Under the direction and mentorship of Serge Diaghilev, the visual artists, composers and choreographers that worked with the Ballets Russes transformed ballet into an avant-garde art form, breaking with tradition and looking for something new, something that reflected the modernity of the 20th century.
All photos courtesy Leonard Freed Estate On August 28, 1963, more than 200,000 people traveled in cars, trains, chartered buses and airplanes to the nation’s capital to participate in the March on Washington for Jobs and Freedom. To kick off … Continue reading
The Egyptian interim government may take violent measures to combat protest. Is this move reminiscent of the Egyptian government’s repressive history? How should the Obama administration respond? Margaret Warner gets analysis from Michelle Dunne of the Atlantic Council and Samer Shehata from the University of Oklahoma. Continue reading
To examine the challenges and opportunities for Israel and the Palestinians going into a new round of talks, Judy Woodruff gets analysis from David Makovsky of the Washington Institute for Near East Policy and Hussein Ibsish of the American Task Force on Palestine. Continue reading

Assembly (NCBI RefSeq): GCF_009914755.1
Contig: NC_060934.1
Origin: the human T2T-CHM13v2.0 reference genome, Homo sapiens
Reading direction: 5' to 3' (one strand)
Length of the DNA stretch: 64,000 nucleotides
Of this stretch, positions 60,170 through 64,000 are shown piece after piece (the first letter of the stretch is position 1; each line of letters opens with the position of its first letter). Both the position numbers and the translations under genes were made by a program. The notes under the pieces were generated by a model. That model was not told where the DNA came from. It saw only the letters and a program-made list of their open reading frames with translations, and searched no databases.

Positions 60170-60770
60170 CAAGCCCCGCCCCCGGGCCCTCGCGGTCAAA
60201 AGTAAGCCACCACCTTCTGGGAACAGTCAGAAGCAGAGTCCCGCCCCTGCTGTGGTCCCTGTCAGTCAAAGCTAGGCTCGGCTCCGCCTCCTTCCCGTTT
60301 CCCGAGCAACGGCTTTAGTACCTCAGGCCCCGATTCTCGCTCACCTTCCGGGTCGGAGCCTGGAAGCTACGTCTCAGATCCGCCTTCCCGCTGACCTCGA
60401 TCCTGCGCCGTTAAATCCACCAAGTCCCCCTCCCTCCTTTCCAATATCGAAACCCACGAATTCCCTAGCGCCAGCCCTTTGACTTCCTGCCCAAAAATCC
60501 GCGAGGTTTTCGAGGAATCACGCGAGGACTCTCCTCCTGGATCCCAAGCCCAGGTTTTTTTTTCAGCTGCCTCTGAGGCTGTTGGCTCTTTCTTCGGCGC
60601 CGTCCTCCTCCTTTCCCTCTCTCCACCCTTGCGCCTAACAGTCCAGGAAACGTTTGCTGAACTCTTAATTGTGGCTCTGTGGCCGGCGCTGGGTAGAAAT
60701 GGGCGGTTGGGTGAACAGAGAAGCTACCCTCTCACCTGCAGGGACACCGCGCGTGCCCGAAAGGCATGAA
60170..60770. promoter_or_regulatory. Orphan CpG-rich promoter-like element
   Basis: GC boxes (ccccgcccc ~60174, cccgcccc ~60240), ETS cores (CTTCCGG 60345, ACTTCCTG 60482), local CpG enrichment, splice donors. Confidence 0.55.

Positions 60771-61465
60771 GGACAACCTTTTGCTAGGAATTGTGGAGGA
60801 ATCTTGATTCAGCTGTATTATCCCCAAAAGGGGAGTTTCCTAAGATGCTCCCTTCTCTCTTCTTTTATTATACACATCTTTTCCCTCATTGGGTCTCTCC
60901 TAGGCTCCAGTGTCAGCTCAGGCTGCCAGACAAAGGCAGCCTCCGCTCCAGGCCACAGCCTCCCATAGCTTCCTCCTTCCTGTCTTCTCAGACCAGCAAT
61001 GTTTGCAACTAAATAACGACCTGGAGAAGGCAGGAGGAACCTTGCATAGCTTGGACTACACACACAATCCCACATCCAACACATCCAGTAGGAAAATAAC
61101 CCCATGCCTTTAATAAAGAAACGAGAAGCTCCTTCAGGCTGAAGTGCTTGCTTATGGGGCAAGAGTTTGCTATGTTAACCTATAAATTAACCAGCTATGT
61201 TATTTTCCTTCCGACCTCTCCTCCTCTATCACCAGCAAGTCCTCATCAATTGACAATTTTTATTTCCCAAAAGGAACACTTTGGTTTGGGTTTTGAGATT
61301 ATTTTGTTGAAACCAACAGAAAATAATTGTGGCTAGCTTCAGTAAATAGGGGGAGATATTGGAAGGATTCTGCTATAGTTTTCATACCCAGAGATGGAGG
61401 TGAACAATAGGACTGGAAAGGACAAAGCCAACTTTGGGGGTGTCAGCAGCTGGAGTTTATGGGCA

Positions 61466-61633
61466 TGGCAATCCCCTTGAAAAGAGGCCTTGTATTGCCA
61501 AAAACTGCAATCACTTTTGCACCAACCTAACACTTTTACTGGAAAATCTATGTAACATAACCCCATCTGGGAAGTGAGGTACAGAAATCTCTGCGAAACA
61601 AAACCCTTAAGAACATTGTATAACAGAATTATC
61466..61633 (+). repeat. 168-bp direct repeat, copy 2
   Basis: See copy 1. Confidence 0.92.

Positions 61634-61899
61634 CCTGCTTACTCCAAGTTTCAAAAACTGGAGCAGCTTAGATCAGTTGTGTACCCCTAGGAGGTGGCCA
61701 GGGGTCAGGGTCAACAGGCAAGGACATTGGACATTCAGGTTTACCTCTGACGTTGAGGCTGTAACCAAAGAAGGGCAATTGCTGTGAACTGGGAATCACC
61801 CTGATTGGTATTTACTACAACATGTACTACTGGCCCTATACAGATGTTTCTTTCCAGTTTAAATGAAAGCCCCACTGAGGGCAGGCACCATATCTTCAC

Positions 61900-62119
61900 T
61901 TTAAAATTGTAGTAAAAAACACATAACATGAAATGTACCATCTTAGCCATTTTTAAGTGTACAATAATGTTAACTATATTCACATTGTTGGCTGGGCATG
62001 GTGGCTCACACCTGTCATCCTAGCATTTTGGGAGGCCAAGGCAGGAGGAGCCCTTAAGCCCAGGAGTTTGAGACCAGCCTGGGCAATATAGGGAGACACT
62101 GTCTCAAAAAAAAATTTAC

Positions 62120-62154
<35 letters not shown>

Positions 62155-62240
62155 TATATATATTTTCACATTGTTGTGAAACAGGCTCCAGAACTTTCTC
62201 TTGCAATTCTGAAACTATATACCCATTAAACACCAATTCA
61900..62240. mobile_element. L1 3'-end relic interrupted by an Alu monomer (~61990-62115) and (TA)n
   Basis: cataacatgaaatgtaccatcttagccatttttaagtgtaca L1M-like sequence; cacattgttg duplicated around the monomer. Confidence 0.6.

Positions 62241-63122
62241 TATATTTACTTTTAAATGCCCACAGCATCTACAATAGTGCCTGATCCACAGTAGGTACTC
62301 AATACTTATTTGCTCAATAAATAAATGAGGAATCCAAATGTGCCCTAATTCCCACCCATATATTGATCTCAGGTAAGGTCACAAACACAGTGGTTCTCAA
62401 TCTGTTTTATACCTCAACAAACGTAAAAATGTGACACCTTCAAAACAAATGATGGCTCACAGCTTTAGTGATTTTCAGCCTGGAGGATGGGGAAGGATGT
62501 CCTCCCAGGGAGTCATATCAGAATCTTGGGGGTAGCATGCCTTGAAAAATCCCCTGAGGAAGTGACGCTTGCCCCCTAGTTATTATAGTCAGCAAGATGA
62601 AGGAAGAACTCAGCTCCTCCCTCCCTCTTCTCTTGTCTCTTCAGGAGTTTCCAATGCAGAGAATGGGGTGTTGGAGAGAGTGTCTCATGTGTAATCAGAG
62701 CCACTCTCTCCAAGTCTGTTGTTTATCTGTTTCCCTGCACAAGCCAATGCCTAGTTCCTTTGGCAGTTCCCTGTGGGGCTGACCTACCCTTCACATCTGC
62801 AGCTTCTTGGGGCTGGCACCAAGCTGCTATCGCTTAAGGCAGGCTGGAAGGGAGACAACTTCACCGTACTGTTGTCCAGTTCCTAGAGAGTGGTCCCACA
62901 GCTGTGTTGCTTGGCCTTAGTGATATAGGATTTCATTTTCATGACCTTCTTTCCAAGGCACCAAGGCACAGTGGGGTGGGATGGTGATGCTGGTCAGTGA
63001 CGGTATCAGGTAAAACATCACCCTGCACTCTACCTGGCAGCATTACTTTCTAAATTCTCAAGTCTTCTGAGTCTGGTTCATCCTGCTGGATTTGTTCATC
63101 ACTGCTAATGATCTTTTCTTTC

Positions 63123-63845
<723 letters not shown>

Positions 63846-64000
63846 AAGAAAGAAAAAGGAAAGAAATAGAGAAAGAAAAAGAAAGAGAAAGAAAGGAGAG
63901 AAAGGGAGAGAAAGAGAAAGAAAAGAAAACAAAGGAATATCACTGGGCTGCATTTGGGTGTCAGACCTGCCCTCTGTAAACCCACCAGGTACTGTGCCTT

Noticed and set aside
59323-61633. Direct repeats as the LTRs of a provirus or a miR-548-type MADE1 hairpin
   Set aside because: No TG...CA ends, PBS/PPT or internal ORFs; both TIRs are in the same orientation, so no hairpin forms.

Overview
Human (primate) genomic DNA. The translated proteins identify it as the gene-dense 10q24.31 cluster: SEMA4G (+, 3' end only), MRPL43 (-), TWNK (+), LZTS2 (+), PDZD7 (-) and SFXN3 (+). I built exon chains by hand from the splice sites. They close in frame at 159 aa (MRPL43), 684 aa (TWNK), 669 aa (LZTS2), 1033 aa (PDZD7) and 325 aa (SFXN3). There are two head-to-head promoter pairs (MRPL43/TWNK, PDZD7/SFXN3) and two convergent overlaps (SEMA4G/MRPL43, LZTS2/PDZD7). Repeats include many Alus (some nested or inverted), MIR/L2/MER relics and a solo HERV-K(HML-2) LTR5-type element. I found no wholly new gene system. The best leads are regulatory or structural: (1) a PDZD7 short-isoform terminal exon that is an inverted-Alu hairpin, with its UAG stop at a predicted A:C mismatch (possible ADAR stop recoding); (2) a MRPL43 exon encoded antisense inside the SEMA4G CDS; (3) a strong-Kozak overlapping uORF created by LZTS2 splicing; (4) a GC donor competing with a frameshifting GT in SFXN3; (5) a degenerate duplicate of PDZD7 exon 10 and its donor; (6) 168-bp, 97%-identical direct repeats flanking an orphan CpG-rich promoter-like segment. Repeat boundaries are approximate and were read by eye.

The last official declaration of war from the U.S. Congress was in 1941, but the United States has been engaged in frequent military conflict since then. Ray Suarez sits down with Marvin Kalb to discuss the evolving power of the president in his book "The Road to War: Presidential Commitments Honored and Betrayed." Continue reading
California has funded scientists from the San Francisco Estuary Institute to reconstruct an image of the San Joaquin Delta’s pre-Spanish landscape. They layer navigational charts, government land surveys, drawings, photographs, and journals to paint detailed picture of the Delta ecosystem of 200 years ago. Continue reading
How does modern technology allow us to engage in conversations about the past? Gwen Ifill talks to presidential historian Michael Beschloss about how the Twitter-verse has opened up new ways to view history in the digital age. Continue reading
Nearly half a century since his murder, civil rights activist Medgar Evers was honored in a ceremony at Arlington National Cemetery. Gwen Ifill examines the life and legacy of Evers — a World War II veteran and the NAACP’s first field secretary in the South — with Jerry Mitchell of The Clarion-Ledger newspaper. Continue reading
The George W. Bush Presidential Center marks the thirteenth library dedicated to a president. Whether you’ve been to one, all or none, test your skills and see how well you know (or can guess) what’s inside the presidential libraries.
Moises Naim’s new book, "The End of Power," aims to track the history of political power and answer why being in charge isn’t what it used to be. Ray Suarez talks with Naim, also a senior associate at the Carnegie Endowment for International Peace, about why power is both harder to use and to keep today. Continue reading